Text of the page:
Letters — Issue 8

Tribute to Muriel Bradshaw

Some years ago while collecting material for what became the Oxford History of New Zealand Music I visited Muriel Bradshaw in Christchurch. She was the widow of the formidable Dr J C Bradshaw, first Professor of Music at Canterbury, organist and choirmaster of Christchurch Cathedral, the scourge of choirboys and to many a symbol of academic rectitude carried to extremes. Muriel Bradshaw was in complete contrast, witty, lively, responsive to personalities and deeply committed to the arts. She died on 2 September 1992 aged 92. Her letter on the subject of Tony Stones’s sculptures for Seville in your September issue must have been one of her last. Typically, she combined a plea for the wider dispersal of the sculptures of Cook and Kupe than the Wellington coastline with a personal reminiscence of having been present at the unveiling of the Cook monument at Ship Cove in 1912.

She was the daughter of Dr John Innes, principal of Marlborough High School (as it then was), a headmaster of immense breadth of learning; who had taught my parents, uncles and aunts and won their deep respect. She was one of the six foundation students at Helen Connon Hall at Canterbury University College named at the suggestion of her father to commemorate not only one of its first two women graduates but also to include a reference to Sir John Hall, the previous owner, whose unexpected amendment to the Electoral Bill in Parliament led to women gaining the vote.

She might be described as an early feminist although her chief concern was to make the path of a woman scholar and writer less arduous and difficult in those between‑the‑war years. She had many associations with writers – her letters on literary topics crop up in the most unexpected places. She had a passion for attractively written New Zealand social history. She and her sister Margaret set up the Dr John Innes Scholarships at Canterbury in memory of their father, who had graduated there in 1880. In 1977 she gave a fine classical organ to the School of Music in memory of her husband.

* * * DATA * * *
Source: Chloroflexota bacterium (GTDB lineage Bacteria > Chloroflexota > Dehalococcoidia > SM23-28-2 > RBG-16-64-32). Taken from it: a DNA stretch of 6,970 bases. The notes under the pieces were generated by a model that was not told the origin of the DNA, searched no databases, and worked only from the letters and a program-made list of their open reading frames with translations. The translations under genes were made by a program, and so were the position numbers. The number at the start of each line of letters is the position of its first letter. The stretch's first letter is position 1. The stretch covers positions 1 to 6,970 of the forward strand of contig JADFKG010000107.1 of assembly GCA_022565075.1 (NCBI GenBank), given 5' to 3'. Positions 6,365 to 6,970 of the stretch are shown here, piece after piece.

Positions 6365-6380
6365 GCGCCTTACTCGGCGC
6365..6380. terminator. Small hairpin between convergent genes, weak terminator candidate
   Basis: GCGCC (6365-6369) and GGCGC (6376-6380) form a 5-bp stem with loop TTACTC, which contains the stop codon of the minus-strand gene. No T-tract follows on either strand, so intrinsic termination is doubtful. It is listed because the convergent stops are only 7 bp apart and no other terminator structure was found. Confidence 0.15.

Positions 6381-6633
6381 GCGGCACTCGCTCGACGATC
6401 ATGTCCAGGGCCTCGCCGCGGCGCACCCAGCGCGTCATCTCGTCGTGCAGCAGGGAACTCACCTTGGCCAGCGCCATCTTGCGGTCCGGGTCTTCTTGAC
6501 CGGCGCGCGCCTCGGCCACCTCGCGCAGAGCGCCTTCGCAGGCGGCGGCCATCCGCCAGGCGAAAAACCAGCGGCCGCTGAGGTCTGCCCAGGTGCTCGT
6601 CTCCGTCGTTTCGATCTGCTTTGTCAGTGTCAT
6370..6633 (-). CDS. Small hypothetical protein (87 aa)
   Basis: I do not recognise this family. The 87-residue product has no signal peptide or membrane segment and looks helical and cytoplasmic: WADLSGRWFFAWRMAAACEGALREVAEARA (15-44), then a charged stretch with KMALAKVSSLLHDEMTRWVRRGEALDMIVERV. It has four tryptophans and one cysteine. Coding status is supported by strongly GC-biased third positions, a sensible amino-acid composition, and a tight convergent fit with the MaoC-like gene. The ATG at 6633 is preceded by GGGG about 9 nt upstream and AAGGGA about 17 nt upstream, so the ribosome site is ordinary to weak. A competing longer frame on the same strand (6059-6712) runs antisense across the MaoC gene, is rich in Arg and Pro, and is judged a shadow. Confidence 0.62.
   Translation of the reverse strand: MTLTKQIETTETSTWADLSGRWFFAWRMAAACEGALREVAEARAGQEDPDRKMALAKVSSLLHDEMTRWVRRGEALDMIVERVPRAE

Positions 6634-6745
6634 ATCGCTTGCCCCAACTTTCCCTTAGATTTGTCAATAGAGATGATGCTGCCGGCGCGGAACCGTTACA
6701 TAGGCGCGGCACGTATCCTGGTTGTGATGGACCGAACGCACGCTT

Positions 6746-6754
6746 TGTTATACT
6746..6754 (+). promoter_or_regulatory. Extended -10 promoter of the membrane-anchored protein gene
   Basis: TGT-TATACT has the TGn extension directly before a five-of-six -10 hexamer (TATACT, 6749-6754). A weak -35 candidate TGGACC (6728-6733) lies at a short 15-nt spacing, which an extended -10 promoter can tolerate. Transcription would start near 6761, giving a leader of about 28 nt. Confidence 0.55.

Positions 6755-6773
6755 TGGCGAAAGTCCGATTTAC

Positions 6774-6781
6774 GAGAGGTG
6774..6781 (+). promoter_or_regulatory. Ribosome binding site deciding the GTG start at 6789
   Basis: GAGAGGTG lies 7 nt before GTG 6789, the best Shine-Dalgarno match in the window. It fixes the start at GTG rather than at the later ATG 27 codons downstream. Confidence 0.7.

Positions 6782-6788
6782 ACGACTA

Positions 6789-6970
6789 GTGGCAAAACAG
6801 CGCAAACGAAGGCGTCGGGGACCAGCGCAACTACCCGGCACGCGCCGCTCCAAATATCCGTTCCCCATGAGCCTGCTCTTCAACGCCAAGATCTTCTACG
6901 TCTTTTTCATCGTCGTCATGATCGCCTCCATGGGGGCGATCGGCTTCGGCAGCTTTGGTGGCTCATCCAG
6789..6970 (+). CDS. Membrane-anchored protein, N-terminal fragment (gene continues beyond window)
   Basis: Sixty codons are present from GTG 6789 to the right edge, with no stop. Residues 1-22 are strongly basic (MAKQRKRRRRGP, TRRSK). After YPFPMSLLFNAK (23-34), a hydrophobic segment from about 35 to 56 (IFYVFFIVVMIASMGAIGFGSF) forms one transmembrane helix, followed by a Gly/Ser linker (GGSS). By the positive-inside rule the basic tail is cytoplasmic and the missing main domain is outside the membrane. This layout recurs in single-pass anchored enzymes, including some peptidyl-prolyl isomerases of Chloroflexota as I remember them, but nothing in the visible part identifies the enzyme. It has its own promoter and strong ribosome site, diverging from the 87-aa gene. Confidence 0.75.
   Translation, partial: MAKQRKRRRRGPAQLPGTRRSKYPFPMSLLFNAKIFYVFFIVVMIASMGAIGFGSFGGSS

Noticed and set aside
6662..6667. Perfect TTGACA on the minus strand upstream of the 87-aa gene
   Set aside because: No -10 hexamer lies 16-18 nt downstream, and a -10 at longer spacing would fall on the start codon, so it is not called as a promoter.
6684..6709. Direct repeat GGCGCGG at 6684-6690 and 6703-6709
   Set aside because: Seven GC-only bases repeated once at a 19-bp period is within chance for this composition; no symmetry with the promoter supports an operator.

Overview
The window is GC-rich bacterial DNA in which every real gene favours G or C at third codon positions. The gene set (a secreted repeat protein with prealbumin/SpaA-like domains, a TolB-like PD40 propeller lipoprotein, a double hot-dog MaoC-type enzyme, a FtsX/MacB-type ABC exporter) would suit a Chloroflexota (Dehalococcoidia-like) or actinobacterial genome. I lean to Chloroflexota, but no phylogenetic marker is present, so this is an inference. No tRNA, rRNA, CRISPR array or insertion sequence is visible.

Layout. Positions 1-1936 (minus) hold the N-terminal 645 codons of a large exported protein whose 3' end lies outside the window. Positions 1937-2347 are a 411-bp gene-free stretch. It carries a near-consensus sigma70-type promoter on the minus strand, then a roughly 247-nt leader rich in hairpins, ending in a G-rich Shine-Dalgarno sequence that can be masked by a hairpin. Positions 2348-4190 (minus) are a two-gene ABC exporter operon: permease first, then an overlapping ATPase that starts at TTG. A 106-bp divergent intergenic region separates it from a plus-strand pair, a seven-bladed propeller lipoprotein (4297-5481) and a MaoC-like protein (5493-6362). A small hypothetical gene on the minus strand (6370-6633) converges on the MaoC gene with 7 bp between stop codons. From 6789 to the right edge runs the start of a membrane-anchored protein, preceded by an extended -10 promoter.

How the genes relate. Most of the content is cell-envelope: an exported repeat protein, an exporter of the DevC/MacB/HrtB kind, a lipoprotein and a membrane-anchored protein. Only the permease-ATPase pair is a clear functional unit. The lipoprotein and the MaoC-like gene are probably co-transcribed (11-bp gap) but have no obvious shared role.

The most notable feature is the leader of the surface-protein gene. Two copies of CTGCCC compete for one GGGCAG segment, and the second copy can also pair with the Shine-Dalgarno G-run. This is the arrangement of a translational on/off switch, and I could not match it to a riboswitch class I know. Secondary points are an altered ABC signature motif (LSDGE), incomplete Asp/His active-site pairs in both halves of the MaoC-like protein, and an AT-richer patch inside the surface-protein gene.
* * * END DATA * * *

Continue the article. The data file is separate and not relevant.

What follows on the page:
As Emeritus Professor John Ritchie said in his funeral tribute: ‘Muriel Bradshaw knew very well how to live’. One would almost say she knew when to stop. Her practicality knew no bounds. It was Muriel Bradshaw who drove a car until she was nearly 90; it was Muriel Bradshaw who, having had a slight ‘turn’ at the wheel, disposed of the car, marched into the Traffic Department and surrendered her driver’s license to a surprised but admiring Inspector. She had completed her memoirs before her death and it is understood that she had made arrangements for their publication.

John M Thomson, Wellington

 

 

 

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